Another feature of the examples presented here and many other ebXML applications are their use in fulfilling vital public functions: e.g., electrical grid management, health care, port security, and public health. Having solutions based on open standards and using open-source tools means users can diagnose problems and make fixes or changes needed to get the job done, rather than becoming dependent on a vendor's proprietary solutions.
While these conditions may apply to public agencies, what about the use of ebXML by private sector enterprises? Even the business applications of ebXML - for example, networks of General Motors and Volkswagen of America manufacturers and dealerships - require consensus of all parties. While car manufacturers are much larger and more powerful than the local auto retailers, the manufacturers still need the dealers on their side. You can't push them around too much and expect to sell many cars.
What if enterprises have a choice to use ebXML?
One might look at these applications and wonder if any organizations voluntarily adopt ebXML, without a large hub providing incentives, either positive or negative. New evidence suggests more voluntary applications are beginning to take place. Wireless giant T-Mobile uses ebXML messaging for its provisioning and maintenance transactions in Europe that involves peer cooperation from equally large telephone equipment suppliers. In another commercial application, Helena Chemical Company, a manufacturer of chemicals for agriculture, recently installed a new system to handle trading partner integration that combines Business Process Execution Language with ebXML (messaging and collaboration protocol agreements). Other implementers in that industry include Monsanto, Syngenta, Agriliance, Southern States Cooperative, Wilbur-Ellis, and Agrium who are all using the NEXUSe2e toolset to collaborate electronically using the ebXML protocol and the RAPID transactions standard. No big customers held a gun to the heads of these companies. They made the decision based on the best available solutions for meeting their needs.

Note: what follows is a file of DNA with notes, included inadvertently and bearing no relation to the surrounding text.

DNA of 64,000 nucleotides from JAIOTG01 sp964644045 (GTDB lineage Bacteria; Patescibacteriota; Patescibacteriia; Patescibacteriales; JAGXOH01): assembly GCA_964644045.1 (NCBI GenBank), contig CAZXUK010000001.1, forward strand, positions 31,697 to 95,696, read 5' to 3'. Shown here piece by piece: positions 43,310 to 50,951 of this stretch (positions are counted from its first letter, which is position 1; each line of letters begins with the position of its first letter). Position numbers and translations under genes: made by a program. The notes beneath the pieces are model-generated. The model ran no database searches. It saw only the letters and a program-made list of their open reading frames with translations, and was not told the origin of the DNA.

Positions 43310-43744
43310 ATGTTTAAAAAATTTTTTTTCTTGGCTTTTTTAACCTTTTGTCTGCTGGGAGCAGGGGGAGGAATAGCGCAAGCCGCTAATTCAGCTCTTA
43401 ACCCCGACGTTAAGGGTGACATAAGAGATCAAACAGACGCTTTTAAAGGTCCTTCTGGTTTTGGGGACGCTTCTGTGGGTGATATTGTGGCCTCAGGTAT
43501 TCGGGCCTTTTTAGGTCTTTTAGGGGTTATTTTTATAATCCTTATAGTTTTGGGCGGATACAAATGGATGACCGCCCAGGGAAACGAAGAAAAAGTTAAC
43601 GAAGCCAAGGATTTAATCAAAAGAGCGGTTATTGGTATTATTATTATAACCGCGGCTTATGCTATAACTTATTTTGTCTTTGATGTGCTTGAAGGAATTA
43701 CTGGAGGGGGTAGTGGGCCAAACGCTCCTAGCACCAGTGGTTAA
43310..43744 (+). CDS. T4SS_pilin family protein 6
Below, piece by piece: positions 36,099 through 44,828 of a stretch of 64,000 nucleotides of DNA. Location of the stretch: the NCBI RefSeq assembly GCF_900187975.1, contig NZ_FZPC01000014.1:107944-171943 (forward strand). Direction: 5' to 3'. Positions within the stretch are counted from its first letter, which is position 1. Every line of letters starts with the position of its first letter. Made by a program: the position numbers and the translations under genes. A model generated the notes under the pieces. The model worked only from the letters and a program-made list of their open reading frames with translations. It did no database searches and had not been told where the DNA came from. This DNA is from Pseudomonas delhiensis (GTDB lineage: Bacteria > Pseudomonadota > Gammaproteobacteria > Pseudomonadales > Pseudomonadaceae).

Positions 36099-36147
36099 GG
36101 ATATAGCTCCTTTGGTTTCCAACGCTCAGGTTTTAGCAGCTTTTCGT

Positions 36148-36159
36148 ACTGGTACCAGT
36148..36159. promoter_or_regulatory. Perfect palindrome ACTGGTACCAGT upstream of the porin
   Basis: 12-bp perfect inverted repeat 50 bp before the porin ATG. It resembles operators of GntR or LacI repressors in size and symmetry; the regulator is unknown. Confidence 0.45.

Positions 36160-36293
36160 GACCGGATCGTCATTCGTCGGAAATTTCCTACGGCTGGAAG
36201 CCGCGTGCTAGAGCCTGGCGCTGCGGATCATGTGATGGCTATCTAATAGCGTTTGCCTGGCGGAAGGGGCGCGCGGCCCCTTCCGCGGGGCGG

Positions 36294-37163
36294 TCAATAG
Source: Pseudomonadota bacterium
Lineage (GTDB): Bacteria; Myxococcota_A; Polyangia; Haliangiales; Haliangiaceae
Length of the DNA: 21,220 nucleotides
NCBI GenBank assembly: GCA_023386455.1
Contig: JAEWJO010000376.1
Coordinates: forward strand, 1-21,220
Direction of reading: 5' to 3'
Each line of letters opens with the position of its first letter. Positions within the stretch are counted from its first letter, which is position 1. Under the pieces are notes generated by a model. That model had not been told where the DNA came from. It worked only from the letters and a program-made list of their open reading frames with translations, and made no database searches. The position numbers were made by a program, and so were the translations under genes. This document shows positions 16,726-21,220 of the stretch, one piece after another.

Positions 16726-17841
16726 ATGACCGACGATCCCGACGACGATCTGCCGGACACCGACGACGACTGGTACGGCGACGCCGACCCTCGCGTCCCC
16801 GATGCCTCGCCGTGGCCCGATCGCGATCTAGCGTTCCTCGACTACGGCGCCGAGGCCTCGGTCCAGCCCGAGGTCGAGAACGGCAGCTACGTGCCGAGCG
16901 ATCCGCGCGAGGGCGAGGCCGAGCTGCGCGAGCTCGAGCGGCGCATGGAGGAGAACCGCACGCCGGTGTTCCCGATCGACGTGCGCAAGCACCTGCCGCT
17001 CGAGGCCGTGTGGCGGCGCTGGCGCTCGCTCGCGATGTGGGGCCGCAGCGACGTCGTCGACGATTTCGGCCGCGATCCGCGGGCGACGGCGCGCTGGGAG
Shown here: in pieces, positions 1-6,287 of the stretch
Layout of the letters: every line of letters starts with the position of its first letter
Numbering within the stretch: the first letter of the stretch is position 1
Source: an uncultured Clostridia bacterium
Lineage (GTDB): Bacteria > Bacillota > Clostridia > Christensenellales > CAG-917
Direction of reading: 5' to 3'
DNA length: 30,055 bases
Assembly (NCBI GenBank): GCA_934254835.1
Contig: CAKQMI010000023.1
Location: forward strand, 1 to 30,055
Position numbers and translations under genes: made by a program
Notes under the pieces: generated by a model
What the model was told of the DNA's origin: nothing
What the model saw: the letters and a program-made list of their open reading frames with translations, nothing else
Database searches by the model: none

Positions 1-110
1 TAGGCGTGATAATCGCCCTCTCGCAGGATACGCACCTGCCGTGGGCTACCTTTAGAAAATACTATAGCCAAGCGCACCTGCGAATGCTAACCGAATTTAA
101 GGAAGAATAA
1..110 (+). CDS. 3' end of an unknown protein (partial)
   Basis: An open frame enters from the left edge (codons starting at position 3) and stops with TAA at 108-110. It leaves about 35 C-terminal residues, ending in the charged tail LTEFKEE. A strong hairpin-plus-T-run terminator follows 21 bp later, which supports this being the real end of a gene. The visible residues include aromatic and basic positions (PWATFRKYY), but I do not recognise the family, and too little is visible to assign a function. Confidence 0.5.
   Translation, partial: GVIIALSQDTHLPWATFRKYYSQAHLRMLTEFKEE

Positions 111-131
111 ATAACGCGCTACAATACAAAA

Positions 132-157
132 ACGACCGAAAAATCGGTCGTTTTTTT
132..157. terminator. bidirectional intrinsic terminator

Update, 11 March 2007 OASIS has published a case study written by OASIS's European representative Pim van der Eijk, with details of T-Mobile International's use of ebXML. The application combines ebXML messaging with collaboration protocol profile and agreements, and meets the company's requirements "to exchange business data in any format (XML, EDI, PDF), without pre-defined limitations in message size in a reliable and secure fashion among T-Mobile and its business partners, using an open standard implemented in commercial off-the-shelf products". T-Mobile benefits because "existing systems and exchanges can be made to benefit from a reliable and secure ebXML infrastructure easily, with limited or no changes to back-end enterprise applications". And the use of the system is growing rapidly; the number of business partners using it is expected to double in 2007.
Health care and ebXML: the next (really) big thing
One industry recognizing the strengths of ebXML is health care, and the ebXML standards can soon expect to see some major adoptions in this high-impact field that will result in even millions of more users. The IHE (Integrating the Healthcare Environment) initiative aims to improve the use of computer systems in health care to better share information. IHE is an undertaking of the Healthcare Information and Management Systems Society (HIMSS) and the Radiological Society of North America (RSNA). Among IHE's contributions are what it calls integration profiles, that offer guidance on implementing health care information standards to meet specific clinical needs. Part of IHE's technical framework ability is an integration profile for ebXML registries, to provide cross-enterprise document sharing among health care delivery organizations. With the ability to exchange records among registries, the ebXML registry standard offers a means of establishing virtual, connected records of patients' histories within a clinical domain.